Riverdale, Chicago

From Wikipedia, the free encyclopedia
Community Area 54 - Riverdale
Altgeld Gardens Homes is located in Riverdale.
Altgeld Gardens Homes is located in Riverdale.
Location within the city of Chicago
Location within the city of Chicago
Coordinates: 41°39.6′N 87°36.6′W / 41.6600°N 87.6100°W / 41.6600; -87.6100Coordinates: 41°39.6′N 87°36.6′W / 41.6600°N 87.6100°W / 41.6600; -87.6100
CountryUnited States
TownshipsCity of Chicago
 • Total3.36 sq mi (8.70 km2)
 • Total7,262[1]
Demographics 2018[1]
 • White1.8%
 • Black95.3%
 • Hispanic2.6%
 • Asian0.3%
 • Other0.0%
Time zoneUTC-6 (CST)
 • Summer (DST)UTC-5 (CDT)
ZIP Codes
parts of 60628, 60633, 60827
Median income$13,518[1]
Source: U.S. Census, Record Information Services

Riverdale is one of the 77 official community areas of Chicago, Illinois and is located on the city's far south side.

As originally designated by the Social Science Research Committee at the University of Chicago and officially adopted by the City of Chicago, the Riverdale community area extends from 115th Street south to the city boundary at 138th Street and from the Illinois Central Railroad tracks east to the Bishop Ford Freeway.


The first non-native settler in the area was David Perriam who, in 1837, claimed land north of the horseshoe bend in the Calumet River in an area referred to as Wildwood. This land was later acquired by Colonel James H. Bowen who was instrumental in construction of the Cal-Sag canal connecting the Calumet River to the Illinois River. After he lost his home in the Chicago Fire, Bowen moved to Wildwood and made this a palatial summer home where Chicago's elite gathered in the 1870s.[2] Another early resident, George Dolton, settled near the Calumet River by the Chicago-Thornton Road (today's Indiana Avenue). He operated a chain ferry across the river. Levi Osterhoudt operated a tavern/road house at 133rd and Thornton Road from 1840 and the area became known as the Riverdale Crossing. In 1842, Dolton and Osterhoudt replaced the ferry with a toll bridge and called it the "Dolton Bridge.[3]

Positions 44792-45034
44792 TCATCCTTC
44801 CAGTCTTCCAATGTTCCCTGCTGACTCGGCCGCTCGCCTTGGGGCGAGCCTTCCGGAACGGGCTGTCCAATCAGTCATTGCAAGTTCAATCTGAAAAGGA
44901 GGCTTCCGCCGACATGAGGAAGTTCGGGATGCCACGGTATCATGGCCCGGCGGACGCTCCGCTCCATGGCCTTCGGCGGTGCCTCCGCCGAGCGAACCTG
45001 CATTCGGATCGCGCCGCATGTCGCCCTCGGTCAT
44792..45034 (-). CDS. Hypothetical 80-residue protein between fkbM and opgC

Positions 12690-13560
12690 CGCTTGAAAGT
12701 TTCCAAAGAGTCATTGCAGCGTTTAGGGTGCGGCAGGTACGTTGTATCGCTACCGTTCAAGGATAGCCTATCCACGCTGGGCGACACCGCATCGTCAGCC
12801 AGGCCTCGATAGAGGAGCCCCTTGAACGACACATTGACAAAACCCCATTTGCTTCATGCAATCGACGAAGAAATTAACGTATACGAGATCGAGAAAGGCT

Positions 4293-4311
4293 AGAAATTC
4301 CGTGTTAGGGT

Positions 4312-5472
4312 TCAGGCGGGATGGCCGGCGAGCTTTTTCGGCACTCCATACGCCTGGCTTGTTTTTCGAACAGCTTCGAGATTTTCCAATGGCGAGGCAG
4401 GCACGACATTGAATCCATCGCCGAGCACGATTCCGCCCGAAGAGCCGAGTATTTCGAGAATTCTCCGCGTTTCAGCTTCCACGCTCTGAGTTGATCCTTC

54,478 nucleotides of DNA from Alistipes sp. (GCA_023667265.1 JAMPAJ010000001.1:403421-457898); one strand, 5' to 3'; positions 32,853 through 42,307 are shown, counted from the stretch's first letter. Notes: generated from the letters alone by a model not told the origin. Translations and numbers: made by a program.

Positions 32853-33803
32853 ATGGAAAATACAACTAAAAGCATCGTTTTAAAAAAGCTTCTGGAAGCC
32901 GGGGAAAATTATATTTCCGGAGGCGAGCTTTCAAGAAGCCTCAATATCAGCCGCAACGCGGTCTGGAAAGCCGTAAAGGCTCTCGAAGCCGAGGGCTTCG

In 1849, the Dolton family leased 50 acres of farmland on the north bank of the Calumet River to John Ton, a Dutch immigrant who was one of the founding fathers of the new settlement of Roseland to the north. Ton was an abolitionist who operated a station on the Underground Railroad from this site until the Civil War.[4]

Kensington station on the Illinois Central Railroad in 1852 at what is now the north tip of the Riverdale community area.

The north end of Riverdale is more closely aligned with Roseland both historically and culturally. In 1852, the Illinois Central Railroad opened a station at 115th Street where the Michigan Central Railroad joined the ICRR tracks calling it the Calumet Station, later renamed, "Kensington" after the palace and gardens in London.

In 1880, George Pullman began constructing his model city just north of 115th Street. At Kensington, a small settlement of stores, boarding houses and saloons sprang up to serve the construction crews and immigrant tradesmen who came to work at the Pullman shops. The notorious saloons prompted the modest Dutchmen of nearby Roseland to nickname Kensington, "Bumtown." Riverdale was annexed into Chicago in 1889.

In the aftermath of the Pullman Strike in 1894, hiring practices in the area opened up bringing many new industries to the area. Italian Americans flourished working not only at Pullman but Illinois Terra Cotta and other nearby industries.[5] The Pullman Land Association operated the Pullman Farm on the west bank of Lake Calumet. The farm was fertilized by sewage waste from the town of Pullman. The Calumet Paint Company started operations in an abandoned church between Pullman and the lake. It was later acquired by the Sherwin-Williams Company and grew to one of the largest paint factories in America. Other employers in the area included the Swift and Knickerbocker ice plants, Chicago Drop Forge, Acme Steel, Riverdale Distillery and construction material companies providing bricks and lumber to the area.

By the 1940s, more people worked in Riverdale than lived there but that was about to change. In 1945, the Chicago Housing Authority began the massive effort to build low cost housing for veterans returning from the War. Altgeld Gardens, the Philip Murray Homes and the Pacesetter section west of the Calumet River provided low rent and Section 8 housing. Riverdale's population grew to over 15,000 by 1970.[6] Services were overtaxed or completely lacking, with city water and sewer service finally connected in 1980. Carver High School at 131st and Doty Road transitioned into a military school, and efforts to shift the school population to nearby Roseland have led to sporadic gang violence.[7]

In 1953, Illinois established the Chicago Regional Port District to coordinate with the opening of the Saint Lawrence Seaway to deep water ships. The Port of Chicago was moved from Navy Pier to Lake Calumet.[8] The lake was converted to a deep water turning basin linked to huge grain elevators, petroleum storage tanks, and public and rail terminals. The port opened to great fanfare in 1958 but never fully realized its expected potential.